Convention Harassment Policies

September 6th, 2017

Content Warning(s): Harassment

After presenting a panel or speaking about harassment, we're often asked, "How can I help?" There are several ways that we'll be delving into over the next few weeks, but we're going to start with the easiest.

The simplest thing you can do to help keep our community safe is to tell a convention you find it unacceptable when their harassment policy is lacking. This is unfortunately extremely common. Some cons don't even post a policy, and others have a vague "cosplay is not consent" or "don't harass people" section in their rules.

This is not enough. Anti-harassment rules need to be clear and specific with defined consequences, and as an attendee you have every right to demand better--it's your safety on the line.

All good harassment policies answer three questions.

Question One: What is harassment?

This part of the policy defines what behavior is not acceptable. If the con uses the phrase, "cosplay is not consent," they need to finish the sentence by saying what cosplay is not consent to do. For example, "Cosplay is not consent to target someone with unwanted behavior, such as following, touching, or photographing." Moreover, not all attendees who are harassed are cosplayers, therefore ALL attendees should be covered in a harassment policy.

Although several "common sense" negative behaviors may be listed (such as "no hugs or physical contact without express permission"), a good policy makes it clear that harassment is defined by the victim; if they do not welcome the behavior, it is not permitted, even if the perpetrator sees it as harmless or it is not specifically mentioned in the rules. Harassment policies are about making attendees feel safe, not enforcing only strict definitions of traditionally unwanted behavior.

Question Two: What are the consequences of harassment?

This part informs the audience of what will happen if they are found to be engaging in or targeted by the above behaviors. Depending on the severity of the offense, consequences can range from a verbal warning to removal from the convention, or even permanent bans from future events and involvement with the police. This is the part of the policy that shows how harassment is not tolerated. It labels clear consequences for the behavior, which the convention will reinforce through action.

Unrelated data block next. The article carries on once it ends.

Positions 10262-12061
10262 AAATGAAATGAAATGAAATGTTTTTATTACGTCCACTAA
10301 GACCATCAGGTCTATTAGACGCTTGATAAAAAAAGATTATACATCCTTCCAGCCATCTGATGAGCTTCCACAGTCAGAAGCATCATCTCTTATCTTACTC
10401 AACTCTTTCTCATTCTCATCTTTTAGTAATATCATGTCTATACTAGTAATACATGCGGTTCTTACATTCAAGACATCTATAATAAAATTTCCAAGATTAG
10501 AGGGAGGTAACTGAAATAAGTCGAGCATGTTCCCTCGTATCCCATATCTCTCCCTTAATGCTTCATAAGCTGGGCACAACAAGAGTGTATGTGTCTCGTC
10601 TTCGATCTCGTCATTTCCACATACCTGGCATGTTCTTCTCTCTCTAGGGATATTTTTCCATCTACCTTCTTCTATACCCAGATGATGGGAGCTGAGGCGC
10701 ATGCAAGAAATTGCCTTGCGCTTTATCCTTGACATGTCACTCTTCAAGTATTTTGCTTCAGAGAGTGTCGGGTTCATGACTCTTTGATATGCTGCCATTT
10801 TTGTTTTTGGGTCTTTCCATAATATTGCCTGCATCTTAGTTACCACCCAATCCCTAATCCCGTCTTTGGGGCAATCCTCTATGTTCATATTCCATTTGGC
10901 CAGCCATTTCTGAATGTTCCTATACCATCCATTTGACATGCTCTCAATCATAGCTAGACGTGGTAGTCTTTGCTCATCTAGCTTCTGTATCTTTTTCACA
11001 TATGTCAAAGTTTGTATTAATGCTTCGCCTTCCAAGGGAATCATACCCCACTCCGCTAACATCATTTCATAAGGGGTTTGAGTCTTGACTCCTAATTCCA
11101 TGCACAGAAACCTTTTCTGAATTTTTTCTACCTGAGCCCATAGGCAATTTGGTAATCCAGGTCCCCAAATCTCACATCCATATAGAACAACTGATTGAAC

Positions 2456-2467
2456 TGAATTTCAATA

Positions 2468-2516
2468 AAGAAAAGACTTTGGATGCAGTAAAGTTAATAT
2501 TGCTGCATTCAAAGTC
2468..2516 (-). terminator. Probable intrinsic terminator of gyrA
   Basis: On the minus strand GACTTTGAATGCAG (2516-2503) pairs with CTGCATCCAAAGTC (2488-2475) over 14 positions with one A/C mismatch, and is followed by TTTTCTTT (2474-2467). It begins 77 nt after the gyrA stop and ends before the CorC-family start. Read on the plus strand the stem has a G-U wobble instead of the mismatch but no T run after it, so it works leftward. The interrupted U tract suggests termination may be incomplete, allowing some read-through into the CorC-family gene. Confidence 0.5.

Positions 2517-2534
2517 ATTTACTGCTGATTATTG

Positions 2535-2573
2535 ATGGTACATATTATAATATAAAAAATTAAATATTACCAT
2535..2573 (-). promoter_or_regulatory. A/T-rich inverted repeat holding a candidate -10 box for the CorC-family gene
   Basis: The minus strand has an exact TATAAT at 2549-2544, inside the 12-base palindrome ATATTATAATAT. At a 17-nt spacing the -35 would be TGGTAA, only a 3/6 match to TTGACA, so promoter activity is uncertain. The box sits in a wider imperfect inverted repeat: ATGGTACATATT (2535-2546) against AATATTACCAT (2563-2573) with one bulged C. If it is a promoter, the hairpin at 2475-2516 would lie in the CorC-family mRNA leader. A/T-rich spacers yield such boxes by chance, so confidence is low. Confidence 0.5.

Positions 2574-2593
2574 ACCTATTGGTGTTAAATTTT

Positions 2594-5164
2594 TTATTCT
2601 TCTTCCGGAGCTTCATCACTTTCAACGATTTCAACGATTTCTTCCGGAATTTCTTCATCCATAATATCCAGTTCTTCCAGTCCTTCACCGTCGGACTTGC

Question Three: Where can I go and/or who do I talk to if I am being harassed?

This part describes how to connect with the people who will handle harassment issues. It can be describing a staff shirt or uniform, or directions to a set location such as Con Ops. Many conventions are also setting up phone lines or email so that incidents can be reported discreetly.

A policy should avoid saying that "staff will respond appropriately." Which staff members? What if a staff member is the offending party? What if the responding staff member is friendly with the offender and does not want to follow through with consequences? And most importantly of all, how does the staff member decide what is and isn't harassment on the spot? Unless every member of staff and security, both for the venue and the convention itself, is trained to respond in the exact same manner, there will always be too many variables for a policy item like this to be functional.

Ideally, every convention would have at least one specifically-trained person handling each harassment claim instead of leaving all issues to general staff discretion. Reporting an incident to any staff would result in them taking the reporting person to the trained staffer, so that they only have to talk about what happened once, in private, to someone with the authority and training to enforce necessary consequences.

If a convention is lacking these three basic parts in its policy, it is not a policy that can be trusted to keep attendees safe. Make sure you let a convention know that you want answers to these three questions easily available to the public! You can do this by directly emailing their general information address or reaching out on any contact or feedback forms the convention provides. We will form a template for you to use if you don't wish to write your own feedback and link it here in the upcoming weeks.


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